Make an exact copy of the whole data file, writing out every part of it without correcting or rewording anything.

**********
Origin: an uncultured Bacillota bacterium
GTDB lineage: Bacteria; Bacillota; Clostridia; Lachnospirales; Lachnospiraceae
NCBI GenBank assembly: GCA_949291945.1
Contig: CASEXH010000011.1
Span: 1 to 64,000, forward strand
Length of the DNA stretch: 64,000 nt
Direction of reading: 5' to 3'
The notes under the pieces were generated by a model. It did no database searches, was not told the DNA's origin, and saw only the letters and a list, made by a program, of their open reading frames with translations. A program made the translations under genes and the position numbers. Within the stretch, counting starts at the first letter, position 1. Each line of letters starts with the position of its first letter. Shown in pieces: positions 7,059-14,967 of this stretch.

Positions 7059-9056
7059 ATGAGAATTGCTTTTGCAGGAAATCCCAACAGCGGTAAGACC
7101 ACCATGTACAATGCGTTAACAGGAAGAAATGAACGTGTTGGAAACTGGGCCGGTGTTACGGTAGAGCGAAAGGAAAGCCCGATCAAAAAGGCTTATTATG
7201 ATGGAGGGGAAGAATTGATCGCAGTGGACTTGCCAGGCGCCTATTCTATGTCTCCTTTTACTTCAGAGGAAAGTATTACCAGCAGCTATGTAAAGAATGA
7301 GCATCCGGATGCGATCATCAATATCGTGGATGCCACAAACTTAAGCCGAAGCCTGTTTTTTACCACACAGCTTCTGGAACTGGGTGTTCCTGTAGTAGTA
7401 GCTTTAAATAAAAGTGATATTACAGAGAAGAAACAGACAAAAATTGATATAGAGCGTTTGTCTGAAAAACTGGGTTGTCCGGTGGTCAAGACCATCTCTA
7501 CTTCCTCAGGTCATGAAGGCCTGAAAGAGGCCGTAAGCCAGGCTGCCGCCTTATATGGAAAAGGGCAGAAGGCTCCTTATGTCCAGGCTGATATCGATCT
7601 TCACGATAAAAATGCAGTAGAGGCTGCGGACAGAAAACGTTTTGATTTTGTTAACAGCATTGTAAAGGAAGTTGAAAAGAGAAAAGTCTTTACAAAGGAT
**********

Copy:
Origin: an uncultured Bacillota bacterium
GTDB lineage: Bacteria; Bacillota; Clostridia; Lachnospirales; Lachnospiraceae
NCBI GenBank assembly: GCA_949291945.1
Contig: CASEXH010000011.1
Span: 1 to 64,000, forward strand
Length of the DNA stretch: 64,000 nt
Direction of reading: 5' to 3'
The notes under the pieces were generated by a model. It did no database searches, was not told the DNA's origin, and saw only the letters and a list, made by a program, of their open reading frames with translations. A program made the translations under genes and the position numbers. Within the stretch, counting starts at the first letter, position 1. Each line of letters starts with the position of its first letter. Shown in pieces: positions 7,059-14,967 of this stretch.

Positions 7059-9056
7059 ATGAGAATTGCTTTTGCAGGAAATCCCAACAGCGGTAAGACC
7101 ACCATGTACAATGCGTTAACAGGAAGAAATGAACGTGTTGGAAACTGGGCCGGTGTTACGGTAGAGCGAAAGGAAAGCCCGATCAAAAAGGCTTATTATG
7201 ATGGAGGGGAAGAATTGATCGCAGTGGACTTGCCAGGCGCCTATTCTATGTCTCCTTTTACTTCAGAGGAAAGTATTACCAGCAGCTATGTAAAGAATGA
7301 GCATCCGGATGCGATCATCAATATCGTGGATGCCACAAACTTAAGCCGAAGCCTGTTTTTTACCACACAGCTTCTGGAACTGGGTGTTCCTGTAGTAGTA
7401 GCTTTAAATAAAAGTGATATTACAGAGAAGAAACAGACAAAAATTGATATAGAGCGTTTGTCTGAAAAACTGGGTTGTCCGGTGGTCAAGACCATCTCTA
7501 CTTCCTCAGGTCATGAAGGCCTGAAAGAGGCCGTAAGCCAGGCTGCCGCCTTATATGGAAAAGGGCAGAAGGCTCCTTATGTCCAGGCTGATATCGATCT
7601 TCACGATAAAAATGCAGTAGAGGCTGCGGACAGAAAACGTTTTGATTTTGTTAACAGCATTGTAAAGGAAGTTGAAAAGAGAAAAGTCTTTACAAAGGAT